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The History of Law School

Law schools have been around for centuries, and developed into the higher education institutions that we know today. The first university, University of Bologna, was founded in Europe in the 11th century and concentrated on only teaching law only. It is said the first title of doctor was applied to those who completed their studies of law.

In the beginning, law schools were uncommon in the United States until the 19th century. Those who wanted to study law were of elite status, educated in England, and moved to America. During this time, most people became lawyers by reading classical legal texts, independent study, and apprenticeship and clerkships under the supervision of an experienced attorney. Some of the common theoretical and philosophical readings were by Cicero, Seneca, Aristotle, Adam Smith, Montesquieu, and Grotis along with excerpts from the bible.

Lawyers experienced resistance in colonial America because of their hierarchal role in English history. Animosity started to dissipate after the Revolutionary War, and governments began working more with legal professionals who had English training. As a result, legal education became very different from English legal teachings because they removed the stigma that only the elite can study law.

The first institution whose sole purpose was to teach law was Litchfield Law School, which opened in 1784. The success of this school lead to the establishment of other top universities, including Harvard, Yale (1843), and Columbia (1858). However, learning about law was still mostly apprentice and clerkship based up until the 1890s.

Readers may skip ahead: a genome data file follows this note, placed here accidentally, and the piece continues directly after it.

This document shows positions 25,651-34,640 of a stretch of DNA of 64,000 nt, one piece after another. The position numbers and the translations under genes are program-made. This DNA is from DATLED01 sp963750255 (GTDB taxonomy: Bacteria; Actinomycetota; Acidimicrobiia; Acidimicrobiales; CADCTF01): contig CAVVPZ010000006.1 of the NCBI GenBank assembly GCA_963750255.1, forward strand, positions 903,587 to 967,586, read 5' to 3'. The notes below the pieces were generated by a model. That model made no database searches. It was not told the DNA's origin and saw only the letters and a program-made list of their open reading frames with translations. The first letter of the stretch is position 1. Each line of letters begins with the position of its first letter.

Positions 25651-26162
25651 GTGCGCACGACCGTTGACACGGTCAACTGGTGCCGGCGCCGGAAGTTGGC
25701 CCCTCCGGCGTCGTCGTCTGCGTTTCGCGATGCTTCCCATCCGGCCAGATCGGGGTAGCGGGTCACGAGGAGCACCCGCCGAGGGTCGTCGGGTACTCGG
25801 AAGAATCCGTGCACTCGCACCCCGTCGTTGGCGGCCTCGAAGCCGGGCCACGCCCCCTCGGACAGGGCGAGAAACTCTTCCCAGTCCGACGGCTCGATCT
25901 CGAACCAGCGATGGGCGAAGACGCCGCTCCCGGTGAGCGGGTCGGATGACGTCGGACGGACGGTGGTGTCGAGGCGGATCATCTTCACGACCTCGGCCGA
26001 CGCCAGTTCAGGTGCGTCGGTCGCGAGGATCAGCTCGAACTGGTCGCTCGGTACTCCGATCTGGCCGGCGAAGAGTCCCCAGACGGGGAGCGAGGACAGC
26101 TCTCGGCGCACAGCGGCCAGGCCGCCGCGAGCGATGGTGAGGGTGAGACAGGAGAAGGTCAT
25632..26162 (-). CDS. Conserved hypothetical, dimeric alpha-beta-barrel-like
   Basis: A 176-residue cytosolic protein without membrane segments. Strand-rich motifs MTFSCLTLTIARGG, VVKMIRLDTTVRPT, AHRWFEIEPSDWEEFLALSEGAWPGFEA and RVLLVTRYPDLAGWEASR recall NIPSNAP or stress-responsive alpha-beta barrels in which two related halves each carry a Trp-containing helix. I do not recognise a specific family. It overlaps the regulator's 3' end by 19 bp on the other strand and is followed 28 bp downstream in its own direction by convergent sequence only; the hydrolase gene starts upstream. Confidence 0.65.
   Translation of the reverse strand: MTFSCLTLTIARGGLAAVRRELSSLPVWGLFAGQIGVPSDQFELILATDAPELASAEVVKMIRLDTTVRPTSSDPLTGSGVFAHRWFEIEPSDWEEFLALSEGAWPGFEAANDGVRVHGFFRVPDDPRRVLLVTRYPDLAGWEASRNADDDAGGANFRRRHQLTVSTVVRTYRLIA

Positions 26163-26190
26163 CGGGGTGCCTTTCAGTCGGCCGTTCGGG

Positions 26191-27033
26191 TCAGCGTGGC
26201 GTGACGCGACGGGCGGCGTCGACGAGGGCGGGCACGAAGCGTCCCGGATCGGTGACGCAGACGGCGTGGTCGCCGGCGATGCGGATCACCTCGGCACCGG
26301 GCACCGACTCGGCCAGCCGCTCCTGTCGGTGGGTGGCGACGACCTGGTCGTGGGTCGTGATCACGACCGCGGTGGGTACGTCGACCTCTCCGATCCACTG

In 1878, the American Bar Association was formed, and began pushing for states to limit the amount of people admitted to practice law by requiring individuals to adequately complete several years in a post-graduate institution. The establishment of the Association of American Law Schools in 1906 then decided the law school shall consist of 3 years of study.

Modern legal education is no longer based on apprenticeship. Instead, it consists of teaching law as a science and practical skill by implementing clinical training, pleading drafting, and critical thinking. Law schools across the country have mandatory curriculums to ensure their graduates have a firm understanding of the legal system so they can participate effectively in the field. Over the centuries, the education of law has evolved, and continues to change as people debate what should be taught, what is important, and the length of law school studies.

Do you think legal education will change in the near future? If so, what should be added, taken out, or emphasized? Should law programs be shortened to 2 years or extended?

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